The Copy-Paste Inventor Died
The American computer scientist Larry Tesler died on February 17 at the age of 74, The Portal reported. He is known as the inventor of functions copy and paste in computer interfaces.
Born in New York in 1945, he studied computer science at Stanford University in the 1960s. In 1980 he started working for the company, where he remained until 1997.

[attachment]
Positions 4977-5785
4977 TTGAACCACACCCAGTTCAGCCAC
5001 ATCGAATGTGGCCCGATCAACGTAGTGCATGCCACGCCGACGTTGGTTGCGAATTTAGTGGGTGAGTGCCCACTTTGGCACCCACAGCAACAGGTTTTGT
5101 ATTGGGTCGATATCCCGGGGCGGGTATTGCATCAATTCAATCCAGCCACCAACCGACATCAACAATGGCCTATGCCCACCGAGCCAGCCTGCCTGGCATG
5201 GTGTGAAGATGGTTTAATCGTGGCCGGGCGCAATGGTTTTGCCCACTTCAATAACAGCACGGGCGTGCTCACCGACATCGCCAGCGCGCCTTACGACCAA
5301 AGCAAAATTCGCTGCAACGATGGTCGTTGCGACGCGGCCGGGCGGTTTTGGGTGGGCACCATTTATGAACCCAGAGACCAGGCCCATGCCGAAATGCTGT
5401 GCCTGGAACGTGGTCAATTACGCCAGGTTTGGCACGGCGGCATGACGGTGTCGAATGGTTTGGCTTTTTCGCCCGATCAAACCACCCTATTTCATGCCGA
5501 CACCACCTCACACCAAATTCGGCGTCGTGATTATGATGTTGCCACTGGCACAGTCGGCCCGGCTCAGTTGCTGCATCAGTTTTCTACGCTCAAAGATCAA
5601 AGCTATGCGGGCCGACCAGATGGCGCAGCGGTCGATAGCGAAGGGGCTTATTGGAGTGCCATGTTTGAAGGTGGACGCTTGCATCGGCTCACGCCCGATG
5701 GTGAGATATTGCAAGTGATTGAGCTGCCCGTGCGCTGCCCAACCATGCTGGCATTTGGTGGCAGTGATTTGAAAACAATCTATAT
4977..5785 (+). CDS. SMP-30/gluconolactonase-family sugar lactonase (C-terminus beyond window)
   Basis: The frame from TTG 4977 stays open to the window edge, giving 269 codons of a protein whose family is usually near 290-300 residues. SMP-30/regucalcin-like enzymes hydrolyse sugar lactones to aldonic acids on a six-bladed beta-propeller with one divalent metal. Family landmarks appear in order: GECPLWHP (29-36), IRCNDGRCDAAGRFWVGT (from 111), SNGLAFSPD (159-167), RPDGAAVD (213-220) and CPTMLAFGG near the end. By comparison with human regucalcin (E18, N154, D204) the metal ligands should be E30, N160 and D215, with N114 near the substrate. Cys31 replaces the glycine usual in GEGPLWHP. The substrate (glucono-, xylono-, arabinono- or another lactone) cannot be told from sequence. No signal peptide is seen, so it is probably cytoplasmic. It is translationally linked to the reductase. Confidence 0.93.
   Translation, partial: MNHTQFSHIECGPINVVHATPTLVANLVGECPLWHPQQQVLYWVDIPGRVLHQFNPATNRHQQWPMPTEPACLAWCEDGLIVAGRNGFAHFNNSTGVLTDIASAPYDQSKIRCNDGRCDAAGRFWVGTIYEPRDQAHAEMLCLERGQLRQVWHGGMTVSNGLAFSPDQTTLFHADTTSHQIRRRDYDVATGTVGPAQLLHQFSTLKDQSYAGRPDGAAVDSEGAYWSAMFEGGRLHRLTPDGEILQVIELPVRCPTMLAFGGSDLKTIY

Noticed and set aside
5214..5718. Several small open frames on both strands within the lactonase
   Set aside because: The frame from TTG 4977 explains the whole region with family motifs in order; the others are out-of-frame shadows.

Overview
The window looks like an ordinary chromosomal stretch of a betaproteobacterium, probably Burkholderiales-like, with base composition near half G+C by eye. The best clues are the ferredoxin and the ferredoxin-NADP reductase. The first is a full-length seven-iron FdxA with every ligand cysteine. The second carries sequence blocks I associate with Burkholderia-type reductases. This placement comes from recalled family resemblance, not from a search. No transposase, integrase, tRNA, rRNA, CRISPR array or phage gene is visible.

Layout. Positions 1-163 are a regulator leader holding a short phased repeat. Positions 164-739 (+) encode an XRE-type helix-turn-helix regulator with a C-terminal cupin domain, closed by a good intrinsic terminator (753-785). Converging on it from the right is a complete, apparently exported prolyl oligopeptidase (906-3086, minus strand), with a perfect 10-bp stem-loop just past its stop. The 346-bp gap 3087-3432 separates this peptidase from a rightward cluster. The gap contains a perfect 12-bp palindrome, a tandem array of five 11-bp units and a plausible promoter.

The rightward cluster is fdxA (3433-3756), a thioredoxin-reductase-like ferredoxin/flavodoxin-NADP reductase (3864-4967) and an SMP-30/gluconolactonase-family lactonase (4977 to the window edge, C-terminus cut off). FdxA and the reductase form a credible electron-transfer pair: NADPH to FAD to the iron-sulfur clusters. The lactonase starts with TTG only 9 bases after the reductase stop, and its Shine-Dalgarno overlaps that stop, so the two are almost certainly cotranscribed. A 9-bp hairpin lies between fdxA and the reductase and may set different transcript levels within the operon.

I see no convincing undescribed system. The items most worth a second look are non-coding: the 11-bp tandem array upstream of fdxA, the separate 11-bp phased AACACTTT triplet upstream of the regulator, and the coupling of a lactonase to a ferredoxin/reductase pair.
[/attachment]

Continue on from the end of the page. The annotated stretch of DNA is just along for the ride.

While at PARC, Tesler's work included Smalltalk, the first dynamic object-oriented programming language, and Gypsy, the first word processor with a graphical user interface for the Xerox Alto. During this, along with colleague Tim Mott, Tesler developed the idea of copy and paste functionality and the idea of modeless software. While at Apple, Tesler worked on the Apple Lisa and the Apple Newton, and helped to develop Object Pascal and its use in application programming toolkits including MacApp, Wikipedia writes.
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